1. What does this past Kansas debater look like now?
2. What does this ex-debater now do for a living?
He is a Professor of Business Law at the University of Texas, Austin, School of Business and a Professor at the Law School.
3. Has this former debater been "in the news"?
He's trying. In 1998, the Competitive Enterprise Institute published Frank's monograph Could Kyoto Kill? The Mortality Costs of Climate Policies. Frank published a summary on CEI's webpage, December 1, 1998:
...the greatest health costs of requiring greenhouse gas emission reductions undoubtedly would result from the economic costs of such a policy. As one recent study noted, "any public policy that leads to declining disposable income, such as environmental regulations, is likely to have significant adverse health effects" from injury and disease. The Kyoto Protocol, by itself, is expected to cost between $7 billion and $1,830 billion, according to recent estimates. Using a conservative estimate that regulatory costs of $10 million induce one premature mortality shows that climate policies will result in an estimated 700 to 183,000 additional deaths each year.Frank is concerned about the tradeoffs people will make: "Money spent on increased energy costs is unavailable for the purchase of smoke detectors, fire extinguishers, bicycle helmets, and other product that protect health. Greater wealth also increases access to health care and education."
By the way, using Frank's method, I calculate that the economic cost of the Iraq war will kill around 20,000 Americans annually, or upwards of 30,000 to-date. I await CEI's followup analysis.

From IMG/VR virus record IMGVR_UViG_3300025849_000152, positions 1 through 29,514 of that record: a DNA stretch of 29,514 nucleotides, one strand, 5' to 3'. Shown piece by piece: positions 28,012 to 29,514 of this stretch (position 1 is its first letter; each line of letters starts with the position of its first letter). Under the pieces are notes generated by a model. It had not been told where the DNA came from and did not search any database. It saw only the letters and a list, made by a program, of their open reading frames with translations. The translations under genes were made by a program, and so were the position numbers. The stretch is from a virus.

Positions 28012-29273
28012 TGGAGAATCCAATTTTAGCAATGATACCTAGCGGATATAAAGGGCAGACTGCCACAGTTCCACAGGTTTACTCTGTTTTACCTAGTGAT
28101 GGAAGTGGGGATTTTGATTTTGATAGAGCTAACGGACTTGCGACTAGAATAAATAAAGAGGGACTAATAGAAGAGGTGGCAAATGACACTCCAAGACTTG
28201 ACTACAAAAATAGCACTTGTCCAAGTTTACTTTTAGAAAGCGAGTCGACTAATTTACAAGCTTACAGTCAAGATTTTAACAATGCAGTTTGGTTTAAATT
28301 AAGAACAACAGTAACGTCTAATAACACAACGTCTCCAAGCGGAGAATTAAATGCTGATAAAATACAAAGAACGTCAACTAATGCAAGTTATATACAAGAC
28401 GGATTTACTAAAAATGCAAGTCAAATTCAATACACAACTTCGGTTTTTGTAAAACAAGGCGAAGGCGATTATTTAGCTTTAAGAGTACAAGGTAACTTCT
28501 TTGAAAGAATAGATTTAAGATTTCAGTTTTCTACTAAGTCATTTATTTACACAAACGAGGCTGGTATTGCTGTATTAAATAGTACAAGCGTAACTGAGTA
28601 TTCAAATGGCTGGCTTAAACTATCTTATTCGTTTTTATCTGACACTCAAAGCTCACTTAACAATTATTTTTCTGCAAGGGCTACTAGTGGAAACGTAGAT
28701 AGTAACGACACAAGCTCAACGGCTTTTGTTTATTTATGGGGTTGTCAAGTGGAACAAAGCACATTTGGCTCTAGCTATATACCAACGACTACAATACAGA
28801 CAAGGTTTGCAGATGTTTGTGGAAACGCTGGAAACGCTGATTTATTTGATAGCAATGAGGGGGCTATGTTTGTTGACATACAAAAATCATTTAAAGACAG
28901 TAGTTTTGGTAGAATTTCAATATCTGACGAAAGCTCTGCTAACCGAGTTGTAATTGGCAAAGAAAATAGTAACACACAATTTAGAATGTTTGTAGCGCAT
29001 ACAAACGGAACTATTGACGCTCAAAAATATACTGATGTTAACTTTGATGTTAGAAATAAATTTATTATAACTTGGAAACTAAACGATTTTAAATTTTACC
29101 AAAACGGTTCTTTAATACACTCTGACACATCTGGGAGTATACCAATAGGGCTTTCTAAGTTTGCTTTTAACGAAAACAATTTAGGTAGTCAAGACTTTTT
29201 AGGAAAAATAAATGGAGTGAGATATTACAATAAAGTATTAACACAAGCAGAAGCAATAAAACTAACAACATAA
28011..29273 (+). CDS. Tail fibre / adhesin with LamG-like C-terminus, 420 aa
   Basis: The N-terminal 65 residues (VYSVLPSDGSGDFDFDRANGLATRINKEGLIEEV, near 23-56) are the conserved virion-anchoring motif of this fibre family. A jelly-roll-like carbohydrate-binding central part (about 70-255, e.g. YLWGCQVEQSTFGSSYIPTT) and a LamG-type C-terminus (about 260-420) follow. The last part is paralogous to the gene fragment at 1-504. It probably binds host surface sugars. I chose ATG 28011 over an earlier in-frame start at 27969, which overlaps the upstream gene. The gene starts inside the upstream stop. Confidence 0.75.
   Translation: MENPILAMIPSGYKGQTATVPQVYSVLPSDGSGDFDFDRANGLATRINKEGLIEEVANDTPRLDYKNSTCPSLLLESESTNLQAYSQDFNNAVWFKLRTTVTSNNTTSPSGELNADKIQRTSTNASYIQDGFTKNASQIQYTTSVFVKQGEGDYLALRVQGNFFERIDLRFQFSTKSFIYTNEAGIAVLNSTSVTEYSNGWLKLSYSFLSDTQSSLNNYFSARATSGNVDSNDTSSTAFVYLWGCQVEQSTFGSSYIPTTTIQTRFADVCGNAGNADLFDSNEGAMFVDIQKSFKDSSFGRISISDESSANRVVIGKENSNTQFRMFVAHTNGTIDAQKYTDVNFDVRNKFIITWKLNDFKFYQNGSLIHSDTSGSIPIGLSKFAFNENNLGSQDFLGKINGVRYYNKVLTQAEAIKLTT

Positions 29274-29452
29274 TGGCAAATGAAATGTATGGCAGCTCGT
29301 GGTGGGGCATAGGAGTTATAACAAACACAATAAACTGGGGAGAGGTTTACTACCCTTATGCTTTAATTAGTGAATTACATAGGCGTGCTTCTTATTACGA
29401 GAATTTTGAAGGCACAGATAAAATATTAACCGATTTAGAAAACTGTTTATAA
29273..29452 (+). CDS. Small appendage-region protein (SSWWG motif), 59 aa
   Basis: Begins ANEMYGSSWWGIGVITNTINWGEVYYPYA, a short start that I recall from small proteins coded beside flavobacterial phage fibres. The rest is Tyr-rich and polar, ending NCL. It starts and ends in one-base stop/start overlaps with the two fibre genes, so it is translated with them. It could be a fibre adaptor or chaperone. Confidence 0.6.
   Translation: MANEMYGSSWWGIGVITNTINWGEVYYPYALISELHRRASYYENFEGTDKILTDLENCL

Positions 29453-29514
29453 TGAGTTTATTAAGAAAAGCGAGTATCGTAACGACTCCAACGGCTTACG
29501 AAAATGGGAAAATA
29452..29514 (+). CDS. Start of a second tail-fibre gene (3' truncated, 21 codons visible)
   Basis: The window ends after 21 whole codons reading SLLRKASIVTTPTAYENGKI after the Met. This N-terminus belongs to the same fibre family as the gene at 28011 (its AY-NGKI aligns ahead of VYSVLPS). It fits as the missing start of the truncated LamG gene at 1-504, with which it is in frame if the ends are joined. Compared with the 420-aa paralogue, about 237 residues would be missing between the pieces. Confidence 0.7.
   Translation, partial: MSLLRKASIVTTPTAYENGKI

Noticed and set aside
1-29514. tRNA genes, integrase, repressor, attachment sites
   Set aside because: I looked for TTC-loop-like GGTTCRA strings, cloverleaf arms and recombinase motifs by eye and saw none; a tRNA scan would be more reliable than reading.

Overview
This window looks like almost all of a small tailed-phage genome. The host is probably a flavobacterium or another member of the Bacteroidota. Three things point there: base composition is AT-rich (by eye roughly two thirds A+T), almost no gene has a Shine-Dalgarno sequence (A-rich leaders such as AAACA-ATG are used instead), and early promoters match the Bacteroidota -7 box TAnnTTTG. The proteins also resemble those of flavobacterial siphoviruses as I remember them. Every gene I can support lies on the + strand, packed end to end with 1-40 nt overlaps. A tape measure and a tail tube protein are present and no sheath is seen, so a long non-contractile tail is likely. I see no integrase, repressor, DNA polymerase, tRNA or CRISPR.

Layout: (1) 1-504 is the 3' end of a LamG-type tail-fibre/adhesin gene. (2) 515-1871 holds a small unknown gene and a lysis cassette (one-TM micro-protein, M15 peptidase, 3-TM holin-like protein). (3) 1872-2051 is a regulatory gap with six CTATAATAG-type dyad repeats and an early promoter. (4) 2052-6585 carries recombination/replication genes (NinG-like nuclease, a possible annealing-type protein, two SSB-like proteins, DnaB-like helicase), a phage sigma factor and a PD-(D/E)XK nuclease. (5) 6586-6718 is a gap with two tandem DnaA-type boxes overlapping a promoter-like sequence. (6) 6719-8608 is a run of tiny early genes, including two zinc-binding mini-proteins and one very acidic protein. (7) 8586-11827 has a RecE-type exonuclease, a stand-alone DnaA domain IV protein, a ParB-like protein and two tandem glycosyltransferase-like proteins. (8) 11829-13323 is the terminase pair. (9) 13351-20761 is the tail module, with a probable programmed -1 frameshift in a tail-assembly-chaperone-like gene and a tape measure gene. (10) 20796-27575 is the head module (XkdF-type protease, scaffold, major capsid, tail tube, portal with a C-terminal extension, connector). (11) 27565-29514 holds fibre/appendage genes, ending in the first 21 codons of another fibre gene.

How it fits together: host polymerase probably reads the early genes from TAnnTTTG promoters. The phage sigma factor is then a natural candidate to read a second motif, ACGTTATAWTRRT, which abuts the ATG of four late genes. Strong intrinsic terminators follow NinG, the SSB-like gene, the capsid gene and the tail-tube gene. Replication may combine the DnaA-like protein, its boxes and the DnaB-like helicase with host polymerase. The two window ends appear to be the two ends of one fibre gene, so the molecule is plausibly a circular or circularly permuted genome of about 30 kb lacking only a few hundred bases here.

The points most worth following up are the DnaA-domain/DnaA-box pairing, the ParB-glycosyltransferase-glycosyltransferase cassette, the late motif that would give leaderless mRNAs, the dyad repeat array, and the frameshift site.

4. What else do we know?
Well, on August 29, the much-read legal blog The Volokh Conspiracy noted the preliminary results of Frank's ongoing empirical study about the effects of Chief Justice William Rehnquist's on-and-off absence from the Supreme Court. When Rehnquist is out, Justice John Paul Stevens (appointed to the federal appeals court by Richard Nixon and to the Supremes by Gerald Ford) presides:They quoted our KU alum directly:
I have completed a preliminary analysis of the 2004 term. There appears to be some result from Rehnquist's absence on outcomes. For example, in the cases over which Rehnquist presided, he had a 10% dissent rate. In the cases over which Stevens presided, Rehnquist had a 30% dissent rate. While this is a fairly small sample, and the changed probability of a Stevens dissent is much less, this is suggestive that Rehnquist's absence may have had an effect.Frank is a frequent commenter on Volokh.
I went by their appearance at oral argument with help from some of your readers and found 40 cases for Stevens and 30 for Rehnquist, just using cases with full argument and full opinion.